BLS 327: Contemporary Asian Literature
In the last half-century, China, Japan, and India have undergone enormous change and become world powers. Their relations with the West have been intimate and problematic, since all of them have experienced some degree of colonization or occupation by England or the United States. The U.S. continues to have a large and controversial military presence in Japan.
This course examines the effect of those political and cultural influences on the peoples of those countries through novels by indigenous authors, novels that exhibit the difficulties and delights that Asian countries have experienced as their indigenous cultures meet the culture of the West—especially those of Great Britain and the United States. Each novel exhibits the conflict between the modern, Western world, and the old, traditional cultural forms. The characters in these novels attain varying degrees of assimilation of Western culture, and all feel the strain in some way. The focus of this course is the way the novels show the authors' being caught between two worlds: the old, traditional culture, and the new, modern one.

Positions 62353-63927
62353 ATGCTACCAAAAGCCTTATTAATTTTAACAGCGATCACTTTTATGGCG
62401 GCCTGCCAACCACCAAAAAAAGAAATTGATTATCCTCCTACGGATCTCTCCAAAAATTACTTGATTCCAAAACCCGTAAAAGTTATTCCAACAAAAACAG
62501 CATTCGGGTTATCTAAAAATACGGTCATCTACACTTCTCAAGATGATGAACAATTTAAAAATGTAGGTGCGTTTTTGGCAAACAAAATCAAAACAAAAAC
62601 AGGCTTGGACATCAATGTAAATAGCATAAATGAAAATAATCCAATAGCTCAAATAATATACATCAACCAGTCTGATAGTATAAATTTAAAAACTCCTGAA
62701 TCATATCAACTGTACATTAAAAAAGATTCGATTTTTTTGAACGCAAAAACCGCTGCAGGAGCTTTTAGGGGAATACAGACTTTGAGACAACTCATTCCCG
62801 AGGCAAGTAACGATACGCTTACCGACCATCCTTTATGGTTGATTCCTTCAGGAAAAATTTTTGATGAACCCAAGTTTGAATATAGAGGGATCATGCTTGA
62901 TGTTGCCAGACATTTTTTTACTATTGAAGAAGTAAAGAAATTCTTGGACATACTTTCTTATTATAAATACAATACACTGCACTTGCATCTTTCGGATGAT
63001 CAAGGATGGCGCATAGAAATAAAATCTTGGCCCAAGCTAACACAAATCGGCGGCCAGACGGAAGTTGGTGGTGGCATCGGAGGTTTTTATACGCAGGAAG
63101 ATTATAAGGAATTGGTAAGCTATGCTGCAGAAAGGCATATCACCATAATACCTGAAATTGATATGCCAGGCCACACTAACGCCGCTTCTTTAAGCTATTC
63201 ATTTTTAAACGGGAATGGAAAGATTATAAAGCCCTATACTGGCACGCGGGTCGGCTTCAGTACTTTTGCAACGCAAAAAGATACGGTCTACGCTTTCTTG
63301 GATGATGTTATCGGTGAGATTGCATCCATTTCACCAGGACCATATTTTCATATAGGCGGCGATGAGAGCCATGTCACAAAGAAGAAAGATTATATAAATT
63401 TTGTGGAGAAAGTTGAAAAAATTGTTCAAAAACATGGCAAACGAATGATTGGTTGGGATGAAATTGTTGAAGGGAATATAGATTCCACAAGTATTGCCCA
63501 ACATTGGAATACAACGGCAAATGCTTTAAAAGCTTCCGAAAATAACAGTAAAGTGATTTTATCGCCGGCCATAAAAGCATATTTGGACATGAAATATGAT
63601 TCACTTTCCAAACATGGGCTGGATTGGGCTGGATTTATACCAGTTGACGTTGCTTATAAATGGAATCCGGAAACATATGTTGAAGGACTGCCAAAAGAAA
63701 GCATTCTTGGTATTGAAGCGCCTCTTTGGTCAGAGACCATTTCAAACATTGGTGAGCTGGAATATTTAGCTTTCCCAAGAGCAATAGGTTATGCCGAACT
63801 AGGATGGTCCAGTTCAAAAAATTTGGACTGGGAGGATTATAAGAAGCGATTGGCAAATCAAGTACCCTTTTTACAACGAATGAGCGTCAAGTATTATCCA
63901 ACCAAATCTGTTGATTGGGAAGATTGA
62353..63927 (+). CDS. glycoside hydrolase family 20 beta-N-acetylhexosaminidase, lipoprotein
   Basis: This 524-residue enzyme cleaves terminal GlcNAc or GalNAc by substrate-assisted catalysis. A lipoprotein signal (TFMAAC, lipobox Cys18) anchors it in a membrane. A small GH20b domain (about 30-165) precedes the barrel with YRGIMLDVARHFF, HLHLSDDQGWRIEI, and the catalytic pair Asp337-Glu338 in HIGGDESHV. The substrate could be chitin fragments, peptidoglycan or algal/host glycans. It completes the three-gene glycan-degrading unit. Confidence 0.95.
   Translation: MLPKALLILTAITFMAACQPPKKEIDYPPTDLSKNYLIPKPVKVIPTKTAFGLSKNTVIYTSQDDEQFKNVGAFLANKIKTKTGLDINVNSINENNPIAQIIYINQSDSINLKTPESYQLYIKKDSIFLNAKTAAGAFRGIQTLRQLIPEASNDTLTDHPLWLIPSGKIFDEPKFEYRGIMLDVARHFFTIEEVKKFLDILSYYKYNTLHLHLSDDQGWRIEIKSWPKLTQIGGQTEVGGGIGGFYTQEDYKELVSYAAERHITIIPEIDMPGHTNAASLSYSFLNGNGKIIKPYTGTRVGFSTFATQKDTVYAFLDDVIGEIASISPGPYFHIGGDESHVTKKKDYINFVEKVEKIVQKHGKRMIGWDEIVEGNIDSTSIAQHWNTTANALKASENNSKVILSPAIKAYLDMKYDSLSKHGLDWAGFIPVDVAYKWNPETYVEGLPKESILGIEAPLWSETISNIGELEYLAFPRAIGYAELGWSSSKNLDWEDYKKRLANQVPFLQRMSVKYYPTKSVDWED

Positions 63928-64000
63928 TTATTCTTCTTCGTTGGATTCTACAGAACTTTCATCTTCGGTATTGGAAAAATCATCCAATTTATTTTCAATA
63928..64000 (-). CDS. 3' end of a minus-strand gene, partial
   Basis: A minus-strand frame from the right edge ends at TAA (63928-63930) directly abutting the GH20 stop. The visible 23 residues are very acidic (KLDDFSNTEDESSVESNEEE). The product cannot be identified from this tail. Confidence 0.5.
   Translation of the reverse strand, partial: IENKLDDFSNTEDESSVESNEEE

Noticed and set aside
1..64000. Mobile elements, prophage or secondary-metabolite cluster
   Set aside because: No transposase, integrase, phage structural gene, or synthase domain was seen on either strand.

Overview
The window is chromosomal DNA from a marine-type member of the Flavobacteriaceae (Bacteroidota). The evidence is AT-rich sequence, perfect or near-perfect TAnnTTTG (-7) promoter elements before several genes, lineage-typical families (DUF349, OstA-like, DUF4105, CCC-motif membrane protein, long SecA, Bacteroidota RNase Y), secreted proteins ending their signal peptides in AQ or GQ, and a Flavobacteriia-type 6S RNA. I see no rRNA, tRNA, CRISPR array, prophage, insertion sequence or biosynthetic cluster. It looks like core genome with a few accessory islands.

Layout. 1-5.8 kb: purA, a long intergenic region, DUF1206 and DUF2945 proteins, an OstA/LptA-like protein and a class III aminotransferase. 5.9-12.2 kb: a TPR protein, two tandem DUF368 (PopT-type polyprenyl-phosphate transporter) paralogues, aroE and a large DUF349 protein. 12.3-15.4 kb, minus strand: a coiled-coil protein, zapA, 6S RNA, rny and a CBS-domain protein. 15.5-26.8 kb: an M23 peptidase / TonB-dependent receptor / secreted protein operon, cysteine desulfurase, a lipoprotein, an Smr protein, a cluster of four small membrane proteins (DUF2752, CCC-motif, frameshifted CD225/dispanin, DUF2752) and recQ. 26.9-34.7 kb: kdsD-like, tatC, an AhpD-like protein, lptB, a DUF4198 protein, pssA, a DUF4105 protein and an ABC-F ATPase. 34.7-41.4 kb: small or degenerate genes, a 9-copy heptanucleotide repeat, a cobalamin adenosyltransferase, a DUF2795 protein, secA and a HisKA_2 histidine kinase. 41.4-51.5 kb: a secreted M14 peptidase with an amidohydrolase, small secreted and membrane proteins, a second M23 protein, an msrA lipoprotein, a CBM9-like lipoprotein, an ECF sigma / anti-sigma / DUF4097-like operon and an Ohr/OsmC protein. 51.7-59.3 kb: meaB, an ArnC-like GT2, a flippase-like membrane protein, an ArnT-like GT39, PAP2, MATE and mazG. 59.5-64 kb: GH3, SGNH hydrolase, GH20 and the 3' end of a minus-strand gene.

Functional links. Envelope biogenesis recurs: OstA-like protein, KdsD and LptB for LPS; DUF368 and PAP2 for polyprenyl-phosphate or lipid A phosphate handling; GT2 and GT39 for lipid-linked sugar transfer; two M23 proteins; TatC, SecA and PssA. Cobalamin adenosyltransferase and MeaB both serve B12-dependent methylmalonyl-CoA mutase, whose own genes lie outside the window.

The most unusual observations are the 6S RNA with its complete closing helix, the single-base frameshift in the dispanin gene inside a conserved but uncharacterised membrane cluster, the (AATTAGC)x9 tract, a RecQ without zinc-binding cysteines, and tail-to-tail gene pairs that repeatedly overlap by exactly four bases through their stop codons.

All of the novels in this course have enjoyed enormous popularity in the West; two are Booker Prize winners and the others are by prize-winning authors.